Treasure Island

T (no first name) Wignesan


The Drowned Man, Translation Of Etiemble's Poem: Noyé By T. Wignesan


The drowned (man) , Translation of Etiemble’s poem: Noyé by T Wignesan

(Etiemble who devotes some pages in this only verse volume to translations was a stickler to the practice of reproducing the original in its form, metre and prosodical structure, a methodology I find quite useful, on the one hand, and pedantically futile, on the other. “No man is perfect”, an axiom which could easily apply to both poems and their translations. In my view, it is not the translator’s duty to improve on the original creation nor is it to re-create another poem based on the original. Where the ambiguity of sense arises in vocabulary and syntagms, the translator has to make a choice, albeit even a personal one. End rhyme scheme of the original: aaaa, bbcc, dede, fgfg. Syllabic count irregular, roughly around eight, give or take one or two.)

The sea, its games, its lights of jade,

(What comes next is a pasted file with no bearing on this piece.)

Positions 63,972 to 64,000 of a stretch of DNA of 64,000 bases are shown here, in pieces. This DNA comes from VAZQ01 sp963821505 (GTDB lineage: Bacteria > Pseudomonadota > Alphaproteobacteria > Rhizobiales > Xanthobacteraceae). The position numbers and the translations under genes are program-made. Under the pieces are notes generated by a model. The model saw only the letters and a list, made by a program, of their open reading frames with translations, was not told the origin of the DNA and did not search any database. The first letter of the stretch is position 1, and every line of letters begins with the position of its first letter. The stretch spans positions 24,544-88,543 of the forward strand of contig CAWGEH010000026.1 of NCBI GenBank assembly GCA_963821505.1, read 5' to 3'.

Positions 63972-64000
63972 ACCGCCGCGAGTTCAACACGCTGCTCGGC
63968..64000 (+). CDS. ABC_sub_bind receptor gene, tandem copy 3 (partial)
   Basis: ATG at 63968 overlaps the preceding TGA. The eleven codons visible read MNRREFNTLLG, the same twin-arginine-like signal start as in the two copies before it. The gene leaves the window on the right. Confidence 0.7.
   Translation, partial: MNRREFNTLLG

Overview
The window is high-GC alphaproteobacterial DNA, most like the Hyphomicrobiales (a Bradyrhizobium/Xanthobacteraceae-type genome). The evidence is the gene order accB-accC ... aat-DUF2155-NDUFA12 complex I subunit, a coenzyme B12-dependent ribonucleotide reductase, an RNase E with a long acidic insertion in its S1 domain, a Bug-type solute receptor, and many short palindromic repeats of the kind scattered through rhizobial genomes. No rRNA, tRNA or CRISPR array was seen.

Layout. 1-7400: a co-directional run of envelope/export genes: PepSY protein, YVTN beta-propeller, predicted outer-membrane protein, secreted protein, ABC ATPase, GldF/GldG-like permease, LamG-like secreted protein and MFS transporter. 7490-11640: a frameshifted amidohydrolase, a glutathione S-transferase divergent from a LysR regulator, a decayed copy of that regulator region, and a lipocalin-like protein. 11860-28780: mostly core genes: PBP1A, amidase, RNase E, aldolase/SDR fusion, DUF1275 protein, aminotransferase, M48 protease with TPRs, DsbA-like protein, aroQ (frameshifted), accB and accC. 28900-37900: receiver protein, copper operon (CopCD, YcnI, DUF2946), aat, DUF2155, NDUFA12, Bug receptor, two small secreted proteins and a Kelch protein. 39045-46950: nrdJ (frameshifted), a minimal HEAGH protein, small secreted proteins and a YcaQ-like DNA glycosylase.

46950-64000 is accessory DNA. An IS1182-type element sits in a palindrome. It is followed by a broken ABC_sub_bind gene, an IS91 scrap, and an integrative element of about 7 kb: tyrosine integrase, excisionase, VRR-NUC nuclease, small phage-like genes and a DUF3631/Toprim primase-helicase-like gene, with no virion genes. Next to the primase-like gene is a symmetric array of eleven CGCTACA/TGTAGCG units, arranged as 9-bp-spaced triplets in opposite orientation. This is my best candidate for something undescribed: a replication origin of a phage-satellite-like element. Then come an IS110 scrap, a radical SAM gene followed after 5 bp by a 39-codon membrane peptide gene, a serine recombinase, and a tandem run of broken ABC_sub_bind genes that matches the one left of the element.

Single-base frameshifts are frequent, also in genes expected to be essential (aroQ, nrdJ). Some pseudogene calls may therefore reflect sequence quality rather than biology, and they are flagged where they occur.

its crazy sheep, cheerless foam
obsolete languages, their countless watering places
standing open-mouthed, all their harbours

nets of steel where sometimes
an insignificant strip of my fingers
signed my passage through these harbours
underwater strewn with cadavers,

all these actions in which I lose myself
and find myself always strong(er)
all these abysses where you hope
to find in vain the last port

and which vomit you via an hiccough
towards shoals and their setbacks,
towards their beaches, their precipices:
non! it’s not for the sea to imbibe.

© T. Wignesan – Paris,2014

Submitted: Sunday, April 06, 2014
Edited: Monday, April 07, 2014

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Topic(s): angst

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